Milk, the Great Mother, and the Eucharist

By: Gaetano Spampinato  

In Ancient world, milk was considered a religious symbol by a lot of religious traditions. In the archaic Greek world milk was the symbol of the Great Mother, a divinity of a pre-Hellenic, matriarchal society that "survived" in the Goddess Cybele. In her cult, adherents were initiated with the symbolic drinking of milk and honey. At the same time, different mysteries in sanctuaries of Cybele in Phrygia and Galatia shown a large use of cheese during some rituals as a religious, symbolic food, the product of the skillful processing of milk. When Christianity arrived in those areas, Christian intellectuals tried to eliminate all forms of pagan cults with the condemnation and the demonetization of them. First elements to be attacked were, naturally, rituals in sanctuaries, described as the inhuman expressions of superstition. Some Christian popular groups, indeed, adopted the symbols of pagan culture. Milk was one of them. Biblical culture too used to give to milk a holy value (the grace of the Lord); but in a Christian “heresy” spread in Phrygia there was a group that used to celebrate the Eucharist with bread and cheese: the Artotyritians. An analysis of those popular groups, often forgotten by high-theological tradition, could give interesting information about the relationship between society, religion and symbols in antiquity. In this paper, I will investigate the symbolic value of milk and its function from the cult of Cybele to the Artotyritian group, trying to put in evidence the social context where it became an inter-religious symbol.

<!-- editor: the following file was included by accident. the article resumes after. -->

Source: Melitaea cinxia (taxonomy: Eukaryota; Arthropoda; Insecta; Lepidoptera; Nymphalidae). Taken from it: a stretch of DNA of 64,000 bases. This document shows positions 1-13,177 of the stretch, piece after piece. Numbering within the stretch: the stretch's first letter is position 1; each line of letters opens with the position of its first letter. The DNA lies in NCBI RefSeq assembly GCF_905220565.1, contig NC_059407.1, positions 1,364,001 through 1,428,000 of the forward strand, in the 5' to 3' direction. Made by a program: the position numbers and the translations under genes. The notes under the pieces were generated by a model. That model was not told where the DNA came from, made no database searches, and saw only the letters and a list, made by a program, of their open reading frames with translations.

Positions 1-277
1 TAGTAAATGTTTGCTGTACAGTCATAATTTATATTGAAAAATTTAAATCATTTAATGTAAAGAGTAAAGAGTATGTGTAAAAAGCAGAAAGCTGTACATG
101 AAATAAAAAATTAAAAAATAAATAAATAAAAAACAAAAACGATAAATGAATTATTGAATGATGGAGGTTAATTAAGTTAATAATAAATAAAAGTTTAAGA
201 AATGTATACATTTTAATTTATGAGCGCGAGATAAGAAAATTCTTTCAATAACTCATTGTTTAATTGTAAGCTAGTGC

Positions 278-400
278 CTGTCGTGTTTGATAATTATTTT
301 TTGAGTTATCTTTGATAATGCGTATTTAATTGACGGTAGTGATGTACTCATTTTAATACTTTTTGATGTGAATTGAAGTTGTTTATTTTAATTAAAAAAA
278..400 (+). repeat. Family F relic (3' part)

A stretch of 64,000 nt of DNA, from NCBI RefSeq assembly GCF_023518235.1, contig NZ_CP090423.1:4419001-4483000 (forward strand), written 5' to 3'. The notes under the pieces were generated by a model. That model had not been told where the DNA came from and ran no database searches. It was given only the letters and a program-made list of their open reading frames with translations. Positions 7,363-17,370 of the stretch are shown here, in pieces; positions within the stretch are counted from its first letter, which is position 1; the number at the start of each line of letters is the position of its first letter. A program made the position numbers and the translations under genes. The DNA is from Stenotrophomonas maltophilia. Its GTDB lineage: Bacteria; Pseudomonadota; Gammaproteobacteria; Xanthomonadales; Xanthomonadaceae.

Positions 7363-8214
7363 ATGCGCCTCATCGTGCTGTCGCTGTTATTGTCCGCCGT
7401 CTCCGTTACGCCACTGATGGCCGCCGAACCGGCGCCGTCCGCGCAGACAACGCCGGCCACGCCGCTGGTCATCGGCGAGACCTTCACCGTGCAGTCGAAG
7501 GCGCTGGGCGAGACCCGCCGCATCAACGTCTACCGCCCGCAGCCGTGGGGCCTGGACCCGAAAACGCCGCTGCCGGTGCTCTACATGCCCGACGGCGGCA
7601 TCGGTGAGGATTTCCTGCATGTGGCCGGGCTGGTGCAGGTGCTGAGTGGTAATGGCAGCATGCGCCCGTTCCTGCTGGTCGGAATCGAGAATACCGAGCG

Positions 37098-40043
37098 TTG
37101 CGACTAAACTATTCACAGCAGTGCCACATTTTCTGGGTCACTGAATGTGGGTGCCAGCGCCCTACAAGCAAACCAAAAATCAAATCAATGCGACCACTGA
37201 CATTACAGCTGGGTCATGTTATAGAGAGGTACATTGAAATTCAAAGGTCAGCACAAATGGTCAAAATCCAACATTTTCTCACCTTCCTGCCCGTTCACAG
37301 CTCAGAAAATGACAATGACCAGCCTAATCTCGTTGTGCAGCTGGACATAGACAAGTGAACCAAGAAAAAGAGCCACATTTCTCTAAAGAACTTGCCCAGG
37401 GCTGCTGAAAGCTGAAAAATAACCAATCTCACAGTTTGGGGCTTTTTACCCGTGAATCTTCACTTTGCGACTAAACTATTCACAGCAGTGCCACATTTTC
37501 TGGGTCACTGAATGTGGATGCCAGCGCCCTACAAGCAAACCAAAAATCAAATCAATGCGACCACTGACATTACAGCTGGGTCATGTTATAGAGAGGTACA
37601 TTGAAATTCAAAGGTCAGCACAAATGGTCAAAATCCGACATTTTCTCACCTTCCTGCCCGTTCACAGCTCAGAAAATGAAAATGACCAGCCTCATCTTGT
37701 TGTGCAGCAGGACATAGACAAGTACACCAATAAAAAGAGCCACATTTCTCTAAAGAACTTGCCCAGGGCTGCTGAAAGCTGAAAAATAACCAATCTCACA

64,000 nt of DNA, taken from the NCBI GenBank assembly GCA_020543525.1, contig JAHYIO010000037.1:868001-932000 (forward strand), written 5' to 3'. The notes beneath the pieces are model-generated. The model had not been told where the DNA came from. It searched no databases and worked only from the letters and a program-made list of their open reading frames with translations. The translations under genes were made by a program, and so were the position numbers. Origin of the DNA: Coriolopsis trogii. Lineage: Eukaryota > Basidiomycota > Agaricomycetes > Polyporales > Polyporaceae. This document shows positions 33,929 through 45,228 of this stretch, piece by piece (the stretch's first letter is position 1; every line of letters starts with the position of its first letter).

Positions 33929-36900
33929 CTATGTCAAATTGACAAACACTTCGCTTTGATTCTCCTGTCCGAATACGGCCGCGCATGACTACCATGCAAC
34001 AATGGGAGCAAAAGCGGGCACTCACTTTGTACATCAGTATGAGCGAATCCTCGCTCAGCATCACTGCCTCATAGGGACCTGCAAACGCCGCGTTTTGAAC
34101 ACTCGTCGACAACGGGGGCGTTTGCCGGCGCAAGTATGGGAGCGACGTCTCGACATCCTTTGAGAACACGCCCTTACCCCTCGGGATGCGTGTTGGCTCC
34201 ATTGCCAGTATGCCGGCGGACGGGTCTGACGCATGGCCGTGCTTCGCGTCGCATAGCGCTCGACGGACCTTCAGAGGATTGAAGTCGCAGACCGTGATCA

Eucharist, Bread, Cheese, Antiquity
2019 Special Focus—Universal Religious Symbols: Mutual Influences and Specific Relationships
Paper Presentation in a Themed Session

Gaetano Spampinato

MA Student, Humanities, Collegio Superiore, University of Bologna, Italy

Born in Giarre on 02/28/1995. He studied in Acireale at the Liceo Classico Gulli e Pennisi where he got it diploma with the final evaluation of 110 with merit. He studied in Jerusalem, Cypre, Greece and Paris.